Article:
However, the diplomats didn’t describe how they planned to resolve the many differences that have left the process in limbo since 2009. U.S. officials, meanwhile, said it would take time to know if any serious progress, including more substantive concessions from North Korea, would materialize.

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Joint Statement from Trans-Pacific Partnership (TPP) Ministers Meeting on Margins of APEC in Montana

Big Sky, MT – Trans-Pacific Partnership (TPP) ministers met today on the margins of the APEC Ministers Responsible for Trade meeting to take stock of progress made so far and to consider the path forward as they seek to conclude a high-standard, regional trade agreement. Joining the meeting were Australian Minister for Trade Craig Emerson, Bruneian Second Minister for Foreign Affairs and Trade Pehin Lim Jock Seng, Chilean Vice Minister of Trade Jorge Bunster, Malaysian Secretary General for International Trade and Industry Rebecca Fatima Sta. Maria, New Zealand Minister of Trade Tim Groser, Peruvian Minister of Foreign Trade and Tourism Eduardo Ferreyros Kuppers, Singaporean Permanent Secretary for Trade and Industry Ow Foong Pheng, U.S. Trade Representative Ron Kirk, and Vietnamese Minister of Planning and Investment Vo Hong Phuc.

The ministers discussed the progress so far after six rounds of negotiations and were pleased with the steady and solid progress to date in this highly complex negotiation, which shows great promise as a possible pathway to development of the Free Trade Area of the Asia Pacific. The more than 20 negotiating teams already have consolidated texts reflecting different countries’ positions in virtually all areas to be covered by the agreement. They are now well into negotiations on each of these texts and are working to try to finalize agreement on specific legal commitments across the spectrum of their trade and investment relationships. At the same time, the negotiating teams have made good progress in negotiations over access to each others’ markets for industrial goods, agriculture, textiles, services, investment and government procurement.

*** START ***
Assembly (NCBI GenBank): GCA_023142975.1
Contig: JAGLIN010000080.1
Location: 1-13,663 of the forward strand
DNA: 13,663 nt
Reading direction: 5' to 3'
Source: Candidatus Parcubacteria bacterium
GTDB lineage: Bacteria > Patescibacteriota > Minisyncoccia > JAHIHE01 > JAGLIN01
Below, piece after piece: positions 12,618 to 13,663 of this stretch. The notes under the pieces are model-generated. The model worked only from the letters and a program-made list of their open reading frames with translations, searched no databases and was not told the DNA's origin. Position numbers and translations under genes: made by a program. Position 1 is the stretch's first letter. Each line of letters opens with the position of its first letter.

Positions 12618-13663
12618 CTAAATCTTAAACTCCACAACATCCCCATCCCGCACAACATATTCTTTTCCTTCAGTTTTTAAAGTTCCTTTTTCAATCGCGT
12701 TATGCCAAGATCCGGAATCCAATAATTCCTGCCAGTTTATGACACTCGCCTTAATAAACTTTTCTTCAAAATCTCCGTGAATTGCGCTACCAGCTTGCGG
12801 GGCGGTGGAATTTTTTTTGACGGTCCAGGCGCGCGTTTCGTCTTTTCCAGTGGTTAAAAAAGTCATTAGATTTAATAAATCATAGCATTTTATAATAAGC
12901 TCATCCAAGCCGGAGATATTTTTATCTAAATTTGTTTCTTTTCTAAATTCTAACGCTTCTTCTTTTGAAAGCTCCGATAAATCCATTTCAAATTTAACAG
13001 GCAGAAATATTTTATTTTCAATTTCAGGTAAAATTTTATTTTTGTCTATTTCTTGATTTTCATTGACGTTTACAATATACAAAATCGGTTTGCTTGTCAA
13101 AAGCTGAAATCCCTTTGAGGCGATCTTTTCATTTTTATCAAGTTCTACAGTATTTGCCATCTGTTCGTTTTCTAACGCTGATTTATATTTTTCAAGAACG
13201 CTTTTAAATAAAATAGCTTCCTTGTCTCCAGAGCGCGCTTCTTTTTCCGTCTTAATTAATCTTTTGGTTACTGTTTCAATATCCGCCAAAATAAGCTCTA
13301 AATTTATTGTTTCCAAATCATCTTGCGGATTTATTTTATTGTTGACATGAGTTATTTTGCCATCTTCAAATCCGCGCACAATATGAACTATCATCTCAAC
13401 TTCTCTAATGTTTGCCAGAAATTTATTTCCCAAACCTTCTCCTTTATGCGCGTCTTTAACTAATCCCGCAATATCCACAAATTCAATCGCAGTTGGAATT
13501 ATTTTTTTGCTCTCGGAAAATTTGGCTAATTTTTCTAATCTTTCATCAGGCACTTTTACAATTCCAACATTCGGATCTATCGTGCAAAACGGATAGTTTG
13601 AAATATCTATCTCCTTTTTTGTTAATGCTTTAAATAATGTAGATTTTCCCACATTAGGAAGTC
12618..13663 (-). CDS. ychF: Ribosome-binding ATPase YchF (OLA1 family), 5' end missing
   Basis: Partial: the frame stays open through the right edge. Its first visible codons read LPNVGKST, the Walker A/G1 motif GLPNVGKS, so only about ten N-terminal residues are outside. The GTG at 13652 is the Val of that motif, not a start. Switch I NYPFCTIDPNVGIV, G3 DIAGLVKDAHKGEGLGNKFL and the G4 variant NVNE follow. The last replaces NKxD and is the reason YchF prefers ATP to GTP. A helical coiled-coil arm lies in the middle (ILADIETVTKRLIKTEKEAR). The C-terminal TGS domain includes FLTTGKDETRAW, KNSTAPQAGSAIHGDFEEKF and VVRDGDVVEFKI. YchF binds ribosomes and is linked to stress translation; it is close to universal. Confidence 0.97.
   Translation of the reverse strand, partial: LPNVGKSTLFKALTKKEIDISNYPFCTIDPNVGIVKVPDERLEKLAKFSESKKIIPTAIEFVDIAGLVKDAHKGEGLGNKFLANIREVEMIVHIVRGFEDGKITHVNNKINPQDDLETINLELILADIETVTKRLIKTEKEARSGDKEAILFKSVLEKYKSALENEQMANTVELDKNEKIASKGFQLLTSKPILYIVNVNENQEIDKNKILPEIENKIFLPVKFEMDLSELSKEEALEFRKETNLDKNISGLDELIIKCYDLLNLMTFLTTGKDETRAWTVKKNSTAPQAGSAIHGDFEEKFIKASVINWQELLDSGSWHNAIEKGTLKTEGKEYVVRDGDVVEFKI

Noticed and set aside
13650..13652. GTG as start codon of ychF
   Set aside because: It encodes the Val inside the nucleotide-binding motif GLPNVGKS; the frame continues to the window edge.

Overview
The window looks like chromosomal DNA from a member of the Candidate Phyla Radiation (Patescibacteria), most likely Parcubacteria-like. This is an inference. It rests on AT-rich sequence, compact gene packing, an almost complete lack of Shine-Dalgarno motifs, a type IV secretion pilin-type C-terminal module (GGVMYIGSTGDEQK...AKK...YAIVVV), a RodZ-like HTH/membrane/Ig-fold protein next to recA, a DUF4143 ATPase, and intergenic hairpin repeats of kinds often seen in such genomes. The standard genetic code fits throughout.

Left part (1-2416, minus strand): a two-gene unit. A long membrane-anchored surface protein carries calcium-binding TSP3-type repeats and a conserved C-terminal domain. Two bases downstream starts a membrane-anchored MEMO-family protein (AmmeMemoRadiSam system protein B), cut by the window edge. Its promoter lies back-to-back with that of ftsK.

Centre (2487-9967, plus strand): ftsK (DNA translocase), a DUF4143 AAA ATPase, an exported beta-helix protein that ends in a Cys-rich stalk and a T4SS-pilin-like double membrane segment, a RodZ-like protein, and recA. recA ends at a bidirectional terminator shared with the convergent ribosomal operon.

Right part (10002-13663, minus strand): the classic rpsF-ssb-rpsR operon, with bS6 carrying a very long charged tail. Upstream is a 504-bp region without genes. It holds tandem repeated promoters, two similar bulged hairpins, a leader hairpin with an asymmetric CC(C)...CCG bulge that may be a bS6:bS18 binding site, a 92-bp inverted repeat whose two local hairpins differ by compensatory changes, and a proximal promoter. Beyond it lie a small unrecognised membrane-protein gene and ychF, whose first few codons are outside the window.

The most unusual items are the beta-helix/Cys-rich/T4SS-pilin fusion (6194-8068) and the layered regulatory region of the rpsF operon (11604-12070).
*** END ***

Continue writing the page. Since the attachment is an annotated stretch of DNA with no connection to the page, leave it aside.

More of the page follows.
The ministers discussed new cross-cutting issues to be included in the TPP and welcomed the work done so far to consider ways to address issues faced by their businesses and workers in the 21st century. They agreed that by incorporating new provisions that address these issues, this agreement can support the creation and retention of jobs in their countries as well as contribute meaningfully to their economic growth and development. The ministers welcomed the creative approaches developed so far to promote cooperation on regulatory issues, develop new approaches to facilitate business and strengthen the development of supply and production chains among members, promote the participation of small- and medium-sized enterprises in trade with TPP countries, and support development. They also encouraged the negotiating groups to refine and supplement the proposals already under discussion to ensure that the agreement is as beneficial as possible to all current and future TPP members.

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PM highlights Vietnam’s viewpoints on ASEAN Community roadmap

In the ASEAN Economic Community (AEC) pillar, the PM said the bloc should speed up the progress for the establishment of the AEC by 2015 as scheduled.

He said he agreed with the AEC Council’s proposal on priorities to 2015 as well as priority on building a balanced economic region.

Along with implementing the AEC, ASEAN needs to chart following steps for the ASEAN economic connectivity after 2015, which allows the bloc to both integrate in a dynamic and flexible manner and look towards a stronger connectivity with measures at higher levels.